Thứ Bảy, 27 tháng 6, 2015

Inside The Very Strange, Very Heated, Kanye West Forum Wars

No one fan should have all that power.

Getty / Michelle Riall / BuzzFeed

On a typical Friday afternoon, visitors to Kanye To The — the self-proclaimed largest Kanye West fan forum on the Web, with about 10,000 registered members — might find a thread dedicated to pics of Kanye off-roading with the fam for Father's Day or guessing the name of Kanye's soon-to-be-born son, or a heated discussion about how Kanye might release his next album. But at 1 p.m. on the afternoon of Friday May 22, they found something else entirely. An error message in block text at the top of the page declaring the website "503 Not Available."

Kanye To The had been hacked, and a tiny, insular, sometimes very obsessive corner of the internet erupted.

Rumors began swirling on forums and Twitter that Yeezy Talk — a newer, smaller Kanye forum — had initiated a DDoS attack to bring its larger, more established counterpart down. Conspiracy theories were floated. Threats were made. Someone set up a GoFundMe page to attempt to raise funds for airfare to go confront the founder of Yeezy Talk in person and "beat his ass."

What Kanye To The usually looks like.

Kanye To The

The communities that congregate on Kanye West forums are essentially (more) diverse, rap-obsessed, fashion-conscious Reddits, and their audiences are big enough to warrant banner ads, and any money that comes with it. (Kanye To The wouldn't reveal any revenue numbers, however). Discussions on the forums are ostensibly about Kanye's music, but they quickly come to encompass the entire hip-hop landscape, which today means dedicated threads to Drake, Kid Cudi, and Lil Wayne, among others. Like Kanye himself, they often make a detour into clothing: WDYWT, an abbreviation for What Did You Wear Today, is a popular thread on which teens post selfies of their outfits for the rest of the community to critique. Eventually, like all forums, they devolve into the inane, the opinionated, and the self-referential.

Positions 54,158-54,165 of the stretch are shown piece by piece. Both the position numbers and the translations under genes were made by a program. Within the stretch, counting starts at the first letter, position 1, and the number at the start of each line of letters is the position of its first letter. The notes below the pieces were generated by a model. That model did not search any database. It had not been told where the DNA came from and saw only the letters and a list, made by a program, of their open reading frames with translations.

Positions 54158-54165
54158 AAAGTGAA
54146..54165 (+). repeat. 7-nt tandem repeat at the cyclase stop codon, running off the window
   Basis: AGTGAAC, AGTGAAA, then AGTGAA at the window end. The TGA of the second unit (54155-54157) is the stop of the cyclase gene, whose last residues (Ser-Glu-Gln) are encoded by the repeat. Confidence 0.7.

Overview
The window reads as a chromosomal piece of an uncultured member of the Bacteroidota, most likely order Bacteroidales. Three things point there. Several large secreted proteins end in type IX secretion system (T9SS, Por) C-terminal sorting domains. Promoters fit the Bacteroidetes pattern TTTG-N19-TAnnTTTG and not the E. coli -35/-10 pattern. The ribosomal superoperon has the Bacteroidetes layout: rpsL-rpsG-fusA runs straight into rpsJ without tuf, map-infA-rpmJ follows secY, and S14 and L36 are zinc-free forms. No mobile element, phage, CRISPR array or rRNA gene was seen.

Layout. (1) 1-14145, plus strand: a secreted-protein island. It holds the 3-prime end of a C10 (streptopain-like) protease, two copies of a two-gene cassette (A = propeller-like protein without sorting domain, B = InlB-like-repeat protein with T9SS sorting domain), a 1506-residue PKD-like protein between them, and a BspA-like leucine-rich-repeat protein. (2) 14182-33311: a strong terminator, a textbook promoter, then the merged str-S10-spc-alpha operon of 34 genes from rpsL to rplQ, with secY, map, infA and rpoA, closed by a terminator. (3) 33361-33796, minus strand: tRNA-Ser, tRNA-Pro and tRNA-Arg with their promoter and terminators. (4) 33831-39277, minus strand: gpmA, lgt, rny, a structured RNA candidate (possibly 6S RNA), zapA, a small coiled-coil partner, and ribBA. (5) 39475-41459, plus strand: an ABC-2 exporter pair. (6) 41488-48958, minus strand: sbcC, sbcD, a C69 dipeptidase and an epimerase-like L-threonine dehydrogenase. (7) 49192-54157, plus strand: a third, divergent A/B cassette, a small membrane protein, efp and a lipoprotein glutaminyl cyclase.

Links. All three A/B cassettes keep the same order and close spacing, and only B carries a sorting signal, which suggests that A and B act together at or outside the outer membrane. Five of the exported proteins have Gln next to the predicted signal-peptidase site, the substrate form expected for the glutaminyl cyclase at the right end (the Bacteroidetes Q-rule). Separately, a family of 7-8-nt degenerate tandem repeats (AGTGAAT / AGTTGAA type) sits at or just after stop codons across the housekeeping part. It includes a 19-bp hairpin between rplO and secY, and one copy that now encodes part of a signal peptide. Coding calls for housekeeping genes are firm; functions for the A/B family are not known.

The forums usually come to be in succession, rather than an ecosystem; different forums eclipse each other every few years. They are far from friendly with each other, often competing to absorb any rap fans willing to pour time and effort — it's not uncommon to see users with upward of 50,000 posts on Kanye To The — into each community. And now, it seemed, that competition has escalated to hacking each other.

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